On Saturday, I wrote about happiness and harmony, and the three values that I believe will enhance happiness. It has been a week since I have had time to think about what I value and realize that I was living in an illusion of the past, a past that no longer represented the extraordinary future I wanted to believe in, and that belief sometimes needs to become a joint vision to become reality.
But remember for just now that I have been thinking of harmony.
After a rather tiring drive back from Kerala, I wanted nothing more than to just read on Sunday. I decided not to attend an old school friends’ reunion, and I said no to attending a family wedding. I opened my laptop to write the next in the series on my values in life. Don’t ask me how, but I somehow opened a website called LBB. And just like that, I found myself reading a blog post that caught my eye because it said ‘ 10 Things About Bangalore Even A Hard-Core Bangalorean Won’t Know About.’ Oh really? I thought. I stared in disbelief at the first one. A Taoist monastery in Bangalore?
I had been to a few Buddhist centers in Bangalore, including one run by a rather strange woman in white with a beautiful reclining Buddha, the famous Pyramid Valley Center off Kanakapura Road, and the Tibetan Buddhist Centers that used to run from various locations in Bangalore. But I had never been to a Taoist center here. I checked with a friend who was ready to join me and off we went.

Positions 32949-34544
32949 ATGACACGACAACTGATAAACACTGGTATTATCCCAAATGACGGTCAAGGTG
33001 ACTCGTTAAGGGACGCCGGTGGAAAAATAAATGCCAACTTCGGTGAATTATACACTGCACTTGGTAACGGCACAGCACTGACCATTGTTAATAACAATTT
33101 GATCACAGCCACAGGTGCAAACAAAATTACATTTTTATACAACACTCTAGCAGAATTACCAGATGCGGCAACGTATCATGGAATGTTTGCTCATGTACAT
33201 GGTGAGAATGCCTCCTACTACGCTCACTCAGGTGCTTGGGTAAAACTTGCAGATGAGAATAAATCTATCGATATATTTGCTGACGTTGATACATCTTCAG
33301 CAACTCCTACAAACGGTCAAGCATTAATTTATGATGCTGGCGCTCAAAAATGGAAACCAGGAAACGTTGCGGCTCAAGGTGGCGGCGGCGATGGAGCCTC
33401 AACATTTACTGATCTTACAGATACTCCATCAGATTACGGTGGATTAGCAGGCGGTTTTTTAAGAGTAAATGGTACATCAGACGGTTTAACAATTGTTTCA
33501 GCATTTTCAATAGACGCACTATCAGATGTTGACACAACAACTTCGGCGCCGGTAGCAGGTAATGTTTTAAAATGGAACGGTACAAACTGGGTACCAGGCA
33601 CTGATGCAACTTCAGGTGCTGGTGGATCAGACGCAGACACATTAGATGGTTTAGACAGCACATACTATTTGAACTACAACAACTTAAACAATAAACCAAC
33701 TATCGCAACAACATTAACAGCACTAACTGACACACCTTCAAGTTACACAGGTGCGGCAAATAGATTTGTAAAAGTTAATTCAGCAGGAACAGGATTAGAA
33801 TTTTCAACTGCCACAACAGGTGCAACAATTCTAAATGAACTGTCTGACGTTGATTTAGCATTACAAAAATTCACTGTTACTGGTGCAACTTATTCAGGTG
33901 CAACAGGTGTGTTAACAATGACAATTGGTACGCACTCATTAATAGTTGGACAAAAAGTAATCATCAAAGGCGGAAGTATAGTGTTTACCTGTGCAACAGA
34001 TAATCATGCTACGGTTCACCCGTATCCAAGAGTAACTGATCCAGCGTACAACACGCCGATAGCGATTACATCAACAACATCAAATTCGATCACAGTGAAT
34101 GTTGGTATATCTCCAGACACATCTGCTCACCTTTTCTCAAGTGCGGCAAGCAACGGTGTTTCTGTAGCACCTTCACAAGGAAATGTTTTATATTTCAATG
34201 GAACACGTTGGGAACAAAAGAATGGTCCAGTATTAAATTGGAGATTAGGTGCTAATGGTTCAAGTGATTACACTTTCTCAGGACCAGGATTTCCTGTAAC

The Hong Ci or Maitreya Monastery is in Bangalore’s Austin Town, which used to be part of the suburbs of the British Cantonment. Like most parts of the Cantonment, Austin Town is dominated by Tamilians. I told my friend of the many times I used to go to the Infant Jesus Shrine here. Memories came flooding me from more than 18 years ago. We parked the car in front of the Dhrowpathi Amman temple. We glanced at each other. A temple dedicated to Draupadi? That was a first.
Rather annoyed, I noticed that the temple notice board was also in Tamil.
Further on, we crossed the Arul Sakthi Kaaliamman temple from where loud Tamil devotional songs blared. It was like I was walking in Tamil Nadu, not Bangalore, as I heard Tamil spoken all around me. Goats scrambled here and there. When we reached the monastery, the gate was closed. As we struggled with the gate, a kind man came up to us and showed us how to open the gate. Then, the door to the temple was closed. We peered inside through the windows to see the Buddha, lit up in a quiet light.